How to Practice the Art of Authenticity (What it looks like to live without secrets!)

How to Practice the Art of Authenticity (What it looks like to live without secrets!)
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Last weekend I sat in an airport not so patiently waiting to catch a flight home. Across from me sat a young couple, and they were having a relatively quiet but heated argument about something very personal. Everyone within ten feet knew everything about the reason they were fighting.

I was uncomfortable and a bit embarrassed, so I moved.

Though I applaud transparency, there is a time and place for everything, and that couple’s intense conversation should have taken place behind closed doors and probably with a counselor present. Transparency is good, but public fighting is not.

Angry Face

Last week, I introduced the value of living without secrets and in transparency with others. The main idea was to stop hiding behind a veil of perfection.

I suggested that transparency is good for us because it liberates us and enhances our relationships. I also submitted that the pathway to transparency is a humble and contrite heart.

Typically, we hide because of pride or fear. We’re too egotistical to admit that we don’t always have our act together. Or we’re too afraid of rejection or the wrath of others if we’re ever to be found out.

But once we get beyond the barriers, how do you and I go about being transparent? What are the mechanics of living without secrets?

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Let’s unpack some essentials that will help you practice the art of authenticity and transparency.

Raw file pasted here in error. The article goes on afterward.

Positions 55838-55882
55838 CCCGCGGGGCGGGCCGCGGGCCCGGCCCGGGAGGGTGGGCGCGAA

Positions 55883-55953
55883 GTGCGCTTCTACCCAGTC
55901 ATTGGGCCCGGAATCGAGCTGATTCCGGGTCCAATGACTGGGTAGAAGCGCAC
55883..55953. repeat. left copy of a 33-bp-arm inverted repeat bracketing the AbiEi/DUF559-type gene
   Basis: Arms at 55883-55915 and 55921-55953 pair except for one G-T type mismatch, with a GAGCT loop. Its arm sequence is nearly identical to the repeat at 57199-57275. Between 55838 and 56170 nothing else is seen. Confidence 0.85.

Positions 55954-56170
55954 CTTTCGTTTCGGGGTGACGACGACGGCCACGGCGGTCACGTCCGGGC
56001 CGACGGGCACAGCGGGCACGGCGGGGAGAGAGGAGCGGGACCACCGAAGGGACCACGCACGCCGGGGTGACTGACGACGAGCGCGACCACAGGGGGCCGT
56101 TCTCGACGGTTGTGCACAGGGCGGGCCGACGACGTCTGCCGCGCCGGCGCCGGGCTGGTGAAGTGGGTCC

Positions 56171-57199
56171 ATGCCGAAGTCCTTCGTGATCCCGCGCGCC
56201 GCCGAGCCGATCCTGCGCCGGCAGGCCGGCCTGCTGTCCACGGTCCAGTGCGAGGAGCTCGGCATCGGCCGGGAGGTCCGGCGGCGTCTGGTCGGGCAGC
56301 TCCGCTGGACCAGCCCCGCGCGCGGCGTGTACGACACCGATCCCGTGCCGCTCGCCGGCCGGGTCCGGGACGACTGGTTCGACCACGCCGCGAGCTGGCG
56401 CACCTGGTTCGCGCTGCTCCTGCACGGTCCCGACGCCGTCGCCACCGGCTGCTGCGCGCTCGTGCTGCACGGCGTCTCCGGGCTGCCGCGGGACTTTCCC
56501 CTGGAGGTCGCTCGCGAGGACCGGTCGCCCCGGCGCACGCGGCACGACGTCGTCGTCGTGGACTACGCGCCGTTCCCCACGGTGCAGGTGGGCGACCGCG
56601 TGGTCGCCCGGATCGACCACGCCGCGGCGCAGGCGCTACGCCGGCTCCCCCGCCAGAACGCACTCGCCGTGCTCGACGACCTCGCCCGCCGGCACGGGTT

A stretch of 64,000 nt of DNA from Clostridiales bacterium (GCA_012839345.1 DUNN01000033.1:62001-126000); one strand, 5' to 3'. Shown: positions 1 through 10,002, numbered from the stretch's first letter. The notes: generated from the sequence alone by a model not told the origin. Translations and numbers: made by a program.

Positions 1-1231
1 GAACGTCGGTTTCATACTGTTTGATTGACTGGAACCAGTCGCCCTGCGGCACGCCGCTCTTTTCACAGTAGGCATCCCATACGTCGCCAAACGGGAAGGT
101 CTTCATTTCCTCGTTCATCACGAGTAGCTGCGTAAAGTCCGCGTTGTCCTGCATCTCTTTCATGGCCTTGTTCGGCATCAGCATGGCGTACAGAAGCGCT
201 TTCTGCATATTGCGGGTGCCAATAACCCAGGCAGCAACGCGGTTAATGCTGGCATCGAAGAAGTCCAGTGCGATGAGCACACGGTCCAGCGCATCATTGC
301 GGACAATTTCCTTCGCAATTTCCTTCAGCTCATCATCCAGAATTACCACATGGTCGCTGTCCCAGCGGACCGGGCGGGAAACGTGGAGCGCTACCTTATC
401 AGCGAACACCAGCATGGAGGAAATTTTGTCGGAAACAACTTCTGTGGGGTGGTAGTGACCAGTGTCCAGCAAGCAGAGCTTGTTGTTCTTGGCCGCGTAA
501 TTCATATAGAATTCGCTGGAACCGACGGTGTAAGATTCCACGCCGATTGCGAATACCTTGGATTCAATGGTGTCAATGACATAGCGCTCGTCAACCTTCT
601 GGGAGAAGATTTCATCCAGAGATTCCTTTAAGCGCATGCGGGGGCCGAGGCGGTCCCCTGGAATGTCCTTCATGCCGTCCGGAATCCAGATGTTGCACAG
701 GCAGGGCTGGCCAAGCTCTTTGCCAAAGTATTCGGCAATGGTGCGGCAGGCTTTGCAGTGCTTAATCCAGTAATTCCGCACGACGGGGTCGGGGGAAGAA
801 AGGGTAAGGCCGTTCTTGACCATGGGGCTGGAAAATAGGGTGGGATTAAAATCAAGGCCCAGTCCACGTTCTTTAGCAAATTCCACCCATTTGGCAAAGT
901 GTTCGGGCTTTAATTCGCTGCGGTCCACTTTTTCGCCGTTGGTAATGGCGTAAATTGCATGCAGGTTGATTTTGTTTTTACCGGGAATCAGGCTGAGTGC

To begin with, being transparent doesn’t mean you tell everybody everything. But living without secrets means there is nothing you can’t tell somebody. Being an open book doesn’t mean you walk around in public with a naked soul. However, there must be at least a small circle of friends or family with whom you are completely honest at all times.

For that to happen there must be trust. Putting trust in a person or two means you have developed a relationship in which you can count on someone to guard your heart as if it were theirs. In fact, the nature of your relationship is such that you know they’ve got your back and will value your bond no matter what.

Furthermore, practicing the art of authenticity also means you don’t wait for your trusted friend to ask, “How are you doing?” Instead, you initiate full disclosure when you’re struggling. Once you get past the lie that you’re the only one with sin and the only one who fails, this reality frees you to go quickly to a confidant and get support and encouragement.

Delaying disclosure is simply another form of denial. “Maybe if I wait to come clean about this thing, it will go away,” or “Maybe I’ll get better all by myself.”

Nope; hardly ever.

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Another thing that is important when it comes to revealing your secrets is to exercise wisdom. If revealing your brokenness is going to break someone else, then don’t go there with that individual.